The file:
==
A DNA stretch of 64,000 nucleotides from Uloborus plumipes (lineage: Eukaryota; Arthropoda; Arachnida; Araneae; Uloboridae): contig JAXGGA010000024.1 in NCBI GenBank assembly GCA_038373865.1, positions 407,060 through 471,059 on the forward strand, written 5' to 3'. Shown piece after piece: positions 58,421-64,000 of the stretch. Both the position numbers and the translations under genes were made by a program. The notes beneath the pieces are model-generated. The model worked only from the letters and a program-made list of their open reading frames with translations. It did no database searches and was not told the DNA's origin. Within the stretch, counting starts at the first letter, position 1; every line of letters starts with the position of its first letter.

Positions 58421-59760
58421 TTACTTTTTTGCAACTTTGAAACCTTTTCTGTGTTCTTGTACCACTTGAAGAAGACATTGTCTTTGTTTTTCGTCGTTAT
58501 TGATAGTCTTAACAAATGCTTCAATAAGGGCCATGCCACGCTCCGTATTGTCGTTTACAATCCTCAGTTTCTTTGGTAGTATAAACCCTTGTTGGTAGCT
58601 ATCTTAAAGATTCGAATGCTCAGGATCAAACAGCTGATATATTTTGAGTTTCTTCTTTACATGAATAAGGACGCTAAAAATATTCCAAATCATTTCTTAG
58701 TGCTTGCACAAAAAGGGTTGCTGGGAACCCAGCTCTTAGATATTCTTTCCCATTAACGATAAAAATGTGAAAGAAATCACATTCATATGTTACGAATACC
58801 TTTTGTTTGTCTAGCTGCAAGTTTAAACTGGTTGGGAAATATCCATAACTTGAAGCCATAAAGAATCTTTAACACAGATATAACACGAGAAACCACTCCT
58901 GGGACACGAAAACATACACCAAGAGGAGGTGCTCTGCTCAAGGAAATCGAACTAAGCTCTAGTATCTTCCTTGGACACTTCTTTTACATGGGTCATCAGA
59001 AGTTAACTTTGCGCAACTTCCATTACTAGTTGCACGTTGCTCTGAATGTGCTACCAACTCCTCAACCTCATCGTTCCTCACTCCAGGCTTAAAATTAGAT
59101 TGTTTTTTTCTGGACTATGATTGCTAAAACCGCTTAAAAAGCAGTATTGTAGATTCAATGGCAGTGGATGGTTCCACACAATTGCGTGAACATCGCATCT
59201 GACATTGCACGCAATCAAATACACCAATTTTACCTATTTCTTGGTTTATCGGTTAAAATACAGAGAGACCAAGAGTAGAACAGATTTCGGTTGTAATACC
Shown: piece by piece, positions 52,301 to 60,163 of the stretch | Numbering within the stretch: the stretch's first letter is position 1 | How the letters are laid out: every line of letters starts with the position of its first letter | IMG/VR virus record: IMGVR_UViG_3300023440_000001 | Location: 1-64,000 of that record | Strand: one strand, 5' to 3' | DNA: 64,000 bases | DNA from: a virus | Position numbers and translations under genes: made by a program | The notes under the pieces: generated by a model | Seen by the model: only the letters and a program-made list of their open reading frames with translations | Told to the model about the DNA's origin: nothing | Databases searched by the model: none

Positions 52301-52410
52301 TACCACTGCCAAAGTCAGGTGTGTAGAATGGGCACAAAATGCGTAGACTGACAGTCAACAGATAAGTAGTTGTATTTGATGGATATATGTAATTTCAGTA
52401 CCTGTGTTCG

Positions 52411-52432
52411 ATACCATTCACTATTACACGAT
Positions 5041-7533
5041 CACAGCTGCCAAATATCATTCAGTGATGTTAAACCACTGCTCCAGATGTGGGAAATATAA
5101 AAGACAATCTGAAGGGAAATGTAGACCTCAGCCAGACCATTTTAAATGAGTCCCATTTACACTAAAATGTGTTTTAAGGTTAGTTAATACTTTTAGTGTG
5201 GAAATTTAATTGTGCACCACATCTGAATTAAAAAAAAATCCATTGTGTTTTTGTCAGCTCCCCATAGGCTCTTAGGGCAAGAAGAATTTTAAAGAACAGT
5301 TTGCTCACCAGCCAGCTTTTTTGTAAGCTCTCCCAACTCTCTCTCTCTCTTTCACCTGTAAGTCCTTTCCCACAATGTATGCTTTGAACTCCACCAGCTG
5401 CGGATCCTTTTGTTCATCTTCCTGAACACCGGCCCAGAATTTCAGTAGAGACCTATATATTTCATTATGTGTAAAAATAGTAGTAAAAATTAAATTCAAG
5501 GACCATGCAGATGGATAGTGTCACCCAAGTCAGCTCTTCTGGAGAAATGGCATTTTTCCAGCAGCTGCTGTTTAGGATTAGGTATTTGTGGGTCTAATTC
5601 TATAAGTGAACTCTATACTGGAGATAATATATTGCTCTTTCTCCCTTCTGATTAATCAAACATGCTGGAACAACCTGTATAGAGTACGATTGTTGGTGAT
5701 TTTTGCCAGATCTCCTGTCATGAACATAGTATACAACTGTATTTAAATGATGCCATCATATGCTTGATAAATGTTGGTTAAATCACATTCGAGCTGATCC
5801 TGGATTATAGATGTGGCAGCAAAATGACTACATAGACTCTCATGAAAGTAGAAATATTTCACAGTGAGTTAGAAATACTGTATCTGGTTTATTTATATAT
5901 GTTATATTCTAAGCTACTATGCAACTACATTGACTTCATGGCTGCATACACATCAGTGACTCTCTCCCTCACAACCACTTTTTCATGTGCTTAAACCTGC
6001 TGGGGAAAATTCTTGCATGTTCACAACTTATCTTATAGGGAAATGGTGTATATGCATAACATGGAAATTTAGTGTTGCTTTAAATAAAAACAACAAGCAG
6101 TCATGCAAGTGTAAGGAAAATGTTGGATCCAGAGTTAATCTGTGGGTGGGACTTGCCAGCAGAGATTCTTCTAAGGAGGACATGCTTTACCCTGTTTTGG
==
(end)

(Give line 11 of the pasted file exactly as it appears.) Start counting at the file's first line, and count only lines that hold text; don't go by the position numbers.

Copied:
59201 GACATTGCACGCAATCAAATACACCAATTTTACCTATTTCTTGGTTTATCGGTTAAAATACAGAGAGACCAAGAGTAGAACAGATTTCGGTTGTAATACC